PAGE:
Health Care No Stranger To Reconciliation Process To get the president's health care plan passed, Democrats will likely use a process called budget reconciliation, which allows them to prevent a GOP filibuster and advance the bill with a simple majority. Republicans say the process was not designed for such a large bill, but reconciliation has often been used to move major health policy.

Health Care No Stranger To Reconciliation Process

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STEVE INSKEEP, Host:

It's MORNING EDITION from NPR News. Good morning. I'm Steve Inskeep.

RENEE MONTAGNE, Host:

And I'm Renee Montagne.

Supporters of the health care legislation are considering two different ways to pass a bill. One is on display tomorrow, when President Obama convenes a meeting of Republicans and Democrats, which will be televised.

INSKEEP: The other way to pass a bill is under discussion in Congress. It's a method that would bypass unanimous Republican opposition. Right now, you need 60 votes to prevent a bill from being talked to death, votes the Democrats no longer have. A method called budget reconciliation would allow Democrats to pass the bill with just 51.

MONTAGNE: One question now is whether that would break Senate tradition.

NPR's Julie Rovner reports.

JULIE ROVNER: To listen to Republicans, you'd think the budget reconciliation process and health care have never crossed paths before. Here's Senate Republican leader Mitch McConnell from this week's "Fox News Sunday," speculating on Democrats' plans.

(SOUNDBITE OF TV SHOW, "FOX NEWS SUNDAY")

MITCH MCCONNELL: Now they are suggesting they might use the device which has never been used for this kind major systemic reform.

ROVNER: And here's Arizona Republican Senator Jon Kyl commenting yesterday.

JON KYL: It was never designed for a large, comprehensive piece of legislation such as health care, as you all know. It's a budget exercise, and that's why some refer to it as the nuclear option.

ROVNER: Congress first began using budget reconciliation to make tax changes and cut deficits in 1980. At about that same time, lawmakers also began using the shortcut process to make changes in health policy, says Sara Rosenbaum, a professor of health policy at George Washington University.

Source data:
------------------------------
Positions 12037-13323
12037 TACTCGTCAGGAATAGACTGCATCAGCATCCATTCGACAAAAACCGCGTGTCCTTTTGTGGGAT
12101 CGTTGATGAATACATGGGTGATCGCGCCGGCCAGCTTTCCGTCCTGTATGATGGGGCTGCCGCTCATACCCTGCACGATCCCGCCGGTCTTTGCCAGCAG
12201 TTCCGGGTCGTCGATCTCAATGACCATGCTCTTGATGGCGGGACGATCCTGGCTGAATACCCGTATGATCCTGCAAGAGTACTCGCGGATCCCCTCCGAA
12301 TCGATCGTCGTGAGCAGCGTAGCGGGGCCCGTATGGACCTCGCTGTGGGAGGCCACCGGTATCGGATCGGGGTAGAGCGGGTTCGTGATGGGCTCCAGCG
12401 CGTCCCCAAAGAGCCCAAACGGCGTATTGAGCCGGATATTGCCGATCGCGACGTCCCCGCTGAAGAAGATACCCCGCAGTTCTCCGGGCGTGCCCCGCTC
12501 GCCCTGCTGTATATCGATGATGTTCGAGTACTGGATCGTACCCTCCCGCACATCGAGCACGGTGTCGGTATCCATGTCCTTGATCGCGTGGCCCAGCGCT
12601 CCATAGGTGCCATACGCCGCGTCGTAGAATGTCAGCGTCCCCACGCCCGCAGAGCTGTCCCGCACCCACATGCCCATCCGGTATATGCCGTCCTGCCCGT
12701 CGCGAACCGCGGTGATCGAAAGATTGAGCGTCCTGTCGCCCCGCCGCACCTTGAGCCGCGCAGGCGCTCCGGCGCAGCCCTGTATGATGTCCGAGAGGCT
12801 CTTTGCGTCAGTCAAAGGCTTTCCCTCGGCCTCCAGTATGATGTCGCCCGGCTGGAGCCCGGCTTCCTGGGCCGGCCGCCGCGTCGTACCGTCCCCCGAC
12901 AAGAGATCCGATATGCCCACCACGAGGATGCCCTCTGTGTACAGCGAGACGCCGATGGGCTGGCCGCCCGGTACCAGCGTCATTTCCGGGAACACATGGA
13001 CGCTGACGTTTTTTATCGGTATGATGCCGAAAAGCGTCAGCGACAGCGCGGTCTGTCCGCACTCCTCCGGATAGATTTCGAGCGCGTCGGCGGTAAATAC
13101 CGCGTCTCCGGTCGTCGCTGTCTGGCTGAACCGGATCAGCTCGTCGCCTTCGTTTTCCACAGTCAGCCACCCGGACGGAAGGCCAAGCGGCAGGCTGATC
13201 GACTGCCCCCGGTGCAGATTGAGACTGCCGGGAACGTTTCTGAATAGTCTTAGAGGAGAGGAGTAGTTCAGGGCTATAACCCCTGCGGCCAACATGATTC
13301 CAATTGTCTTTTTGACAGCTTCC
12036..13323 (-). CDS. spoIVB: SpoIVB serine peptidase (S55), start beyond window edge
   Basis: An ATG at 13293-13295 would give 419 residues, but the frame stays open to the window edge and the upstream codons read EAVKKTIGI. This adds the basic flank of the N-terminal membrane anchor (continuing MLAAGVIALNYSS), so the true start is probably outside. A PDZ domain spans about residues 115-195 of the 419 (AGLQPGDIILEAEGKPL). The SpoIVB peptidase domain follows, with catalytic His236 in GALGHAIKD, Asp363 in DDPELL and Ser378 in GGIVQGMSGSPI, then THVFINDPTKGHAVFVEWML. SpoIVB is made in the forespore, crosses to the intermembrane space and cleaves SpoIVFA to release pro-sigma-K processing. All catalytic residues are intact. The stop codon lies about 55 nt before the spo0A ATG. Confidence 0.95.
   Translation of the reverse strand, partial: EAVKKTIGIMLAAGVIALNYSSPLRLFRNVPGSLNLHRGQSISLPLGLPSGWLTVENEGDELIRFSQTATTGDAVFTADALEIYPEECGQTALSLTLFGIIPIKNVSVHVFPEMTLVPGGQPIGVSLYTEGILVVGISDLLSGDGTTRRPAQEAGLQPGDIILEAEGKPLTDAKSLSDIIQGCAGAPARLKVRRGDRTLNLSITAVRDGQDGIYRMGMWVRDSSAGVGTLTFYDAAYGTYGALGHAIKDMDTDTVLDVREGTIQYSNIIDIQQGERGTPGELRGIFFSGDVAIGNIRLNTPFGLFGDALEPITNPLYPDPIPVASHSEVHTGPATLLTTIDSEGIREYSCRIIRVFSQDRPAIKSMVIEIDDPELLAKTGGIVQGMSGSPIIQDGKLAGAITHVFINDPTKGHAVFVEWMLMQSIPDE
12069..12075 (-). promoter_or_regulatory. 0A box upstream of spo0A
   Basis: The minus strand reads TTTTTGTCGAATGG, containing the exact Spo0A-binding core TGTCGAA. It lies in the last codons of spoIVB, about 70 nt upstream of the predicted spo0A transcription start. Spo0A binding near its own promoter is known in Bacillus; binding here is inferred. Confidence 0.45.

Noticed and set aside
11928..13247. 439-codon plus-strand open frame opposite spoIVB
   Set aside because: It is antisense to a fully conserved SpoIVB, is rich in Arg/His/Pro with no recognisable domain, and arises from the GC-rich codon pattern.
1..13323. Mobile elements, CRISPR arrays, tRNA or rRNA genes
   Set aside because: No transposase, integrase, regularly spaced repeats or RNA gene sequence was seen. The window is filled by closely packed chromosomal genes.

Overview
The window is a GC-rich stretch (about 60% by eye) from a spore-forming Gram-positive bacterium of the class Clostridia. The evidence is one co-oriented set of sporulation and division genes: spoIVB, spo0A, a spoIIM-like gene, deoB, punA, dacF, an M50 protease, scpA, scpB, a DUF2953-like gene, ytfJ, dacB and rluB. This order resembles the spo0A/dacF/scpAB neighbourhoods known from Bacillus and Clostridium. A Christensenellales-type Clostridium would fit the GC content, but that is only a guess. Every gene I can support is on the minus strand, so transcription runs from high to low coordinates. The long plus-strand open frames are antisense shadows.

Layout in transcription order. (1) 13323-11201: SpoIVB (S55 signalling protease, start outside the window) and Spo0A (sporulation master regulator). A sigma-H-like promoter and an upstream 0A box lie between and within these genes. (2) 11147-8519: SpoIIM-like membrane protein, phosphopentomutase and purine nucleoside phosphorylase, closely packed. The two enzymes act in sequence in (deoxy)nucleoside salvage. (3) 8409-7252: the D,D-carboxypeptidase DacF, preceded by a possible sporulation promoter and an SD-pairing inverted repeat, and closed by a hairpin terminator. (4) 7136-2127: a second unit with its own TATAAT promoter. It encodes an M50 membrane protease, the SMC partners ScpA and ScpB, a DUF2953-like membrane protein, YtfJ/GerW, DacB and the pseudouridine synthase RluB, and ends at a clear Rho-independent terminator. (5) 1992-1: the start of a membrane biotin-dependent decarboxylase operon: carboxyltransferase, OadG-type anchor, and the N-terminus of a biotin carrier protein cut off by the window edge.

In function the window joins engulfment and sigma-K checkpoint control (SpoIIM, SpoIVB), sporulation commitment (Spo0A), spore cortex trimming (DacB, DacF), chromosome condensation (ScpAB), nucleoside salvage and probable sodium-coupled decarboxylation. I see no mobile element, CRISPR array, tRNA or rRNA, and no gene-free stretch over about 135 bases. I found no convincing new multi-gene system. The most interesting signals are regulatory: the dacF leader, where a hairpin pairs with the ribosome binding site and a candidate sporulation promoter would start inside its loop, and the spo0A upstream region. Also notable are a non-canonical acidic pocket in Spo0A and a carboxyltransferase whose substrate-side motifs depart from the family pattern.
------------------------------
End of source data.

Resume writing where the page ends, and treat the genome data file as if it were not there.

SARA ROSENBAUM: In fact, the way in which virtually all of health reform - with very, very limited exceptions - has happened over the past 30 years has been the reconciliation process.

ROVNER: She says the expansion of health insurance coverage for low income children is a prime example.

ROSENBAUM: In 1980, children who were living at less than half the poverty level in the United States could not get a Medicaid card in half the states if they had two parents at home.

ROVNER: But via a series of budget reconciliation bills, beginning in 1984, Congress began expanding Medicaid coverage. In 1997, also in a budget reconciliation bill, it created the Children's Health Insurance Program, known as CHIP. Today, says Rosenbaum - who helped write many of the children's health provisions in those bills - Medicaid and CHIP together cover one in every three children in the United States.

ROSENBAUM: So literally, we've changed everything about insurance coverage for children and families, and we've changed access to health care all across the United States, all as a result of reconciliation.

ROVNER: Budget reconciliation has also been an important tool for changing Medicare, says Tricia Neuman of the Kaiser Family Foundation.

TRICIA NEUMAN: Going back even close to 30 years, if you start, say, in 1982, the reconciliation bill that year added the hospice benefit, which, of course, is very important to people at end of life.

ROVNER: Reconciliation bills added Medicare benefits for HMOs, for cancer screenings, protected patients in nursing homes, and changed the way Medicare paid doctors. Because the point of budget reconciliation was usually to cut the deficit, the huge Medicare program was nearly always on the chopping block. But Neuman, a former congressional staffer, says there's another reason it became the bill of choice for other far-reaching changes.

NEUMAN: This happened primarily because it was the only train leaving the station, so if policymakers wanted to make a change in health policy, the only way to do it would be to amend a reconciliation bill, and that's really why it happened.

ROVNER: Reconciliation bills have touched other parts of the health care system beyond Medicare and Medicaid, too. For example, the law that lets people keep their employers' health insurance after they leave their jobs is called COBRA, because it was included as one fairly minor provision in a huge reconciliation bill, says Rosenbaum.

ROSENBAUM: The correct name is continuation benefits. And it's only called COBRA today because it was contained in the Consolidated Omnibus Budget Reconciliation Act of 1985, and that is how we came up with the name COBRA.

ROVNER: In fact, over the past three decades, the number of major health financing measures that were not passed via budget reconciliation can be counted on one hand. And one of those was repealed the following year. So using the process to try to pass a health overhaul bill might not be easy, but it won't be unprecedented.

Julie Rovner, NPR News, Washington.

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